CICAPAR, Indonesia — Dihan’s family is very proud of him. Until just a few months ago, Dihan was smoking up to two packs of cigarettes a day, but he has managed to cut down.
“He was sick, he was coughing a lot, and the doctor said he had to quit. He’s been trying hard, and now he just smokes five a day,” said his mother, Sulawati.
Dihan is six and has been smoking for years.
Dihan’s parents say they were shocked when they first realized he wasn’t buying candies but cigarettes with his pocket money. But they didn’t act on it.
“If I grabbed the cigarette from him he would just start crying,” explained Iyan, Dihan’s father. Dihan now often smokes with his father in their tiny one-bedroom house.
Iyan is a tobacco farmer, and a chain-smoker himself. Under the house’s porch, he keeps four massive bags of tobacco, about 100 kilograms in total, for his personal yearly consumption. Dihan is allowed to have some, and has become very good at rolling his own cigarettes.
Activists blame the Indonesian authorities for this lack of awareness of the dangers of tobacco. A few years back, a video of an Indonesian toddler smoking 40 cigarettes a day went viral worldwide, and prompted heartfelt official declarations in the country.
But not much has changed. In fact, things are getting worse. Lisda Sundari, deputy director for education and advocacy at the local children NGO Lentera Anak, said the number of children aged 10 to 14 who smoke has doubled over the past 20 years, and has at least tripled for 5- to 9-year olds.
Sixty-seven percent of Indonesian men and 41 percent of 13 to 15 year-old boys smoke. Indonesia is one of the few countries in the world that hasn’t signed the World Health Organization’s Framework Convention on Tobacco Control. This means cigarettes are still extremely cheap (about one dollar a pack) and cigarette advertising is not forbidden.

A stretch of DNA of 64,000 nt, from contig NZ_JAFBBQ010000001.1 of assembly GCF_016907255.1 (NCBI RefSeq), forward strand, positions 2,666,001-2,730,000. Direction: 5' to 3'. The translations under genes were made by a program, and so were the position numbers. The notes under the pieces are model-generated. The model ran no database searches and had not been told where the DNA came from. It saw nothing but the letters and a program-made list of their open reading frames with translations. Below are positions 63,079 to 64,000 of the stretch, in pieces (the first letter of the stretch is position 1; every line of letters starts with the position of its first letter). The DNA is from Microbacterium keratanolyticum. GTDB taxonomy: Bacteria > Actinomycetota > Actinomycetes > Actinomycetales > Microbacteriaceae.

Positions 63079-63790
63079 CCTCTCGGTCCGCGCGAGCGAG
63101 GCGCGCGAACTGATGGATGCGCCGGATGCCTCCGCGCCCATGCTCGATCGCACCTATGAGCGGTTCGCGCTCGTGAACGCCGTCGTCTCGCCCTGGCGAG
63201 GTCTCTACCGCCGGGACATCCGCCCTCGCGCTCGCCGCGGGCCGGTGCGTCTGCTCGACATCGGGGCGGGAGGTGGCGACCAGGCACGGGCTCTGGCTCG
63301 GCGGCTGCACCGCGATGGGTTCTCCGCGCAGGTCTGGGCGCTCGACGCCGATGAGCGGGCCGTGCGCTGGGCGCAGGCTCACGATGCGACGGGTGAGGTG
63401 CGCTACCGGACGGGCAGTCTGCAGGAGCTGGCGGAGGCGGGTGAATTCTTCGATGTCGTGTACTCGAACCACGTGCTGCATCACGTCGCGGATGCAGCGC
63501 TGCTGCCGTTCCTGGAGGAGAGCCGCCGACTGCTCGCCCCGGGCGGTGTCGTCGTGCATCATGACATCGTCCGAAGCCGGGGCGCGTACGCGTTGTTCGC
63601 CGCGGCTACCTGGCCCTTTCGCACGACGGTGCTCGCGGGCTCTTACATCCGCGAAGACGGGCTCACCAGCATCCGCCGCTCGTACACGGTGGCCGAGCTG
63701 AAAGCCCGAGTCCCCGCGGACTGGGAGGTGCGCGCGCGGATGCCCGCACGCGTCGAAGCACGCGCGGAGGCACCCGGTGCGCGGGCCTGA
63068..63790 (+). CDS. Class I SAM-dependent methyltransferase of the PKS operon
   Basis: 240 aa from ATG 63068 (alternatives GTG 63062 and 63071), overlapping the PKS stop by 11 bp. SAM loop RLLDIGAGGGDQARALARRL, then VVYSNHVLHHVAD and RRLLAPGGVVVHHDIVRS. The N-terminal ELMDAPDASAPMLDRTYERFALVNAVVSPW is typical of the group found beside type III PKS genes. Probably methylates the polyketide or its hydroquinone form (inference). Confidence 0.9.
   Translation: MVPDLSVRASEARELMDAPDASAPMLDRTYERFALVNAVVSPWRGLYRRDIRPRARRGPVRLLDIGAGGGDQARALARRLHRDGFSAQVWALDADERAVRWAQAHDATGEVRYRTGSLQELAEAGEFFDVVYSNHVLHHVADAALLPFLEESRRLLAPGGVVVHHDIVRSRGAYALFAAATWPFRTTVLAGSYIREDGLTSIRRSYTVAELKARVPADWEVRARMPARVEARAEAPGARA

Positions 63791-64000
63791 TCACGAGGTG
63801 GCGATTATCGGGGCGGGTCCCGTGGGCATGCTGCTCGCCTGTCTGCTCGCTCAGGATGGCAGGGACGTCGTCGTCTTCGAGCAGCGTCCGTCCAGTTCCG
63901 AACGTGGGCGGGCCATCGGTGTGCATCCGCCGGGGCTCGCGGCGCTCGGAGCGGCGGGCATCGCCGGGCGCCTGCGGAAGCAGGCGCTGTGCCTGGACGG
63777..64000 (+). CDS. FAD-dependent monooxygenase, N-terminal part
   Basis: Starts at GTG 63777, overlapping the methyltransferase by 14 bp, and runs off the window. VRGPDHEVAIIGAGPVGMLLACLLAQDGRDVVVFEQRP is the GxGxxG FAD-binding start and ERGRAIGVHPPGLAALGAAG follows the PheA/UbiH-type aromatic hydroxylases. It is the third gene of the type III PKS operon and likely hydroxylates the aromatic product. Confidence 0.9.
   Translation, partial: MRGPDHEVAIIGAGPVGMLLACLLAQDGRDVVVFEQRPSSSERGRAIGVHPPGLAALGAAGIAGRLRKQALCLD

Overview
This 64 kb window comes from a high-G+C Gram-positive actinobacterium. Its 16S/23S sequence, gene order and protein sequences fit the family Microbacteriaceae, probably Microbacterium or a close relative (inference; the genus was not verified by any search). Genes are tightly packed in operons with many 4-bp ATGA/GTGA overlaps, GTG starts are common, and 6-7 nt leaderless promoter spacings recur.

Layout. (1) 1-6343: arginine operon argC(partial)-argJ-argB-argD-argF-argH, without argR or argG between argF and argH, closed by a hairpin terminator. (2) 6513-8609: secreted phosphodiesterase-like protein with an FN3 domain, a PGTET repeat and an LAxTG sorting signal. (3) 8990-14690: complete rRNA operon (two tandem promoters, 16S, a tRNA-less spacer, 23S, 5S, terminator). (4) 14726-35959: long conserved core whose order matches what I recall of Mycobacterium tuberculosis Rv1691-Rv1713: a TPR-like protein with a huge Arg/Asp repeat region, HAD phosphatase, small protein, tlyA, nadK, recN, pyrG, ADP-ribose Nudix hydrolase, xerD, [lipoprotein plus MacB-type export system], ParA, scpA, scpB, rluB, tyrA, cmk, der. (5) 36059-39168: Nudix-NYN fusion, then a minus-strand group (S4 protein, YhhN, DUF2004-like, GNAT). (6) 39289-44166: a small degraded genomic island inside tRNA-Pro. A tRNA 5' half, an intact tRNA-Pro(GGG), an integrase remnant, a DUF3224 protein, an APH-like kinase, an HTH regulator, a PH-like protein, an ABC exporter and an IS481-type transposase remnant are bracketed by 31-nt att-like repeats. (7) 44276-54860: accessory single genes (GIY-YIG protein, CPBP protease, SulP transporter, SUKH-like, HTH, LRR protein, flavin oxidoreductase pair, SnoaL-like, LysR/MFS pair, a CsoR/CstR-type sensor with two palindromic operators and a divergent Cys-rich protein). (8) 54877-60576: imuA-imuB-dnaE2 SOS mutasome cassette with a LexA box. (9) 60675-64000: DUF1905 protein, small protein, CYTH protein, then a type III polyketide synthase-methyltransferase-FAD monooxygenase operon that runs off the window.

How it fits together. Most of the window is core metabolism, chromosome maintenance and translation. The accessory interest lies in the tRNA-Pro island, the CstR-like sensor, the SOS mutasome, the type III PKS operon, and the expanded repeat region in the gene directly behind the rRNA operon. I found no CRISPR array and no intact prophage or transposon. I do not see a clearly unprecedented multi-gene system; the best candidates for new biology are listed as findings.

Anti-tobacco activists celebrated last June when the government started require cigarette companies to include graphic health warnings on their packs. But it was a minor victory. Cigarette advertising is still absolutely everywhere here.
The ads are on Television, in newspapers and magazines, and plastered on trees lining the roads. Indonesian cities are choked with giant billboards promising “pleasure, style and confidence.” Cigarette companies sponsor almost all of the country’s concerts and sports events, not to mention refugee camps.
Sundari said cigarette advertising is “really massive,” and has succeeded in framing smoking as cool and popular.
Masli, who has worked on Philip Morris advertising campaigns in the past, said cigarette companies will often distribute free cigarettes during events they sponsor, even to children. “They don’t really care about their age,” he said.
While selling cigarettes to minors is officially forbidden, Sundari said it is never enforced. In Dihan’s tiny village here in West Java, the kiosk’s owner had no problem admitting that Dihan generally comes three times a day for “kretek,” which are clove cigarettes, a favorite among Indonesian smokers. He usually buys a single cigarette, which he gets in exchange for a 500 Rupiah coin. That’s about 5 cents.
Activists have repeatedly asked for an increase in the price of cigarettes but reform is hard to achieve — Indonesia is one of the biggest tobacco markets in the word, cigarette companies are powerful, and politicians easily corruptible.
And now that Indonesian President Joko Widodo has launched a fierce campaign against narcotics, and made the execution of drug dealers a priority, some find the double standard hard to swallow.
“There were 240,000 people in Indonesia that died in 2013 because of tobacco, meaning that 660 people died every day, or 27 people per hour. That number is more dramatic than narcotics,” the National Commission on Tobacco Control Commissioner Hakim Sorimuda Pohan said last week.
Since he arrived in power in October, Widodo has tirelessly repeated the claim that 40 to 50 people die every day because of drugs. He has called it a national emergency.
Back in Dihan’s village, at the neighbor’s house, Januar’s mum is trying to get her restless kid dressed. She’s a bit worried, as he has recently started smoking. She doesn’t want him to become addicted, like Dihan. But for now all seems OK. “He doesn’t smoke as much,” she said. “I haven’t seen any problem, he’s still healthy.” Januar is 3-years old.
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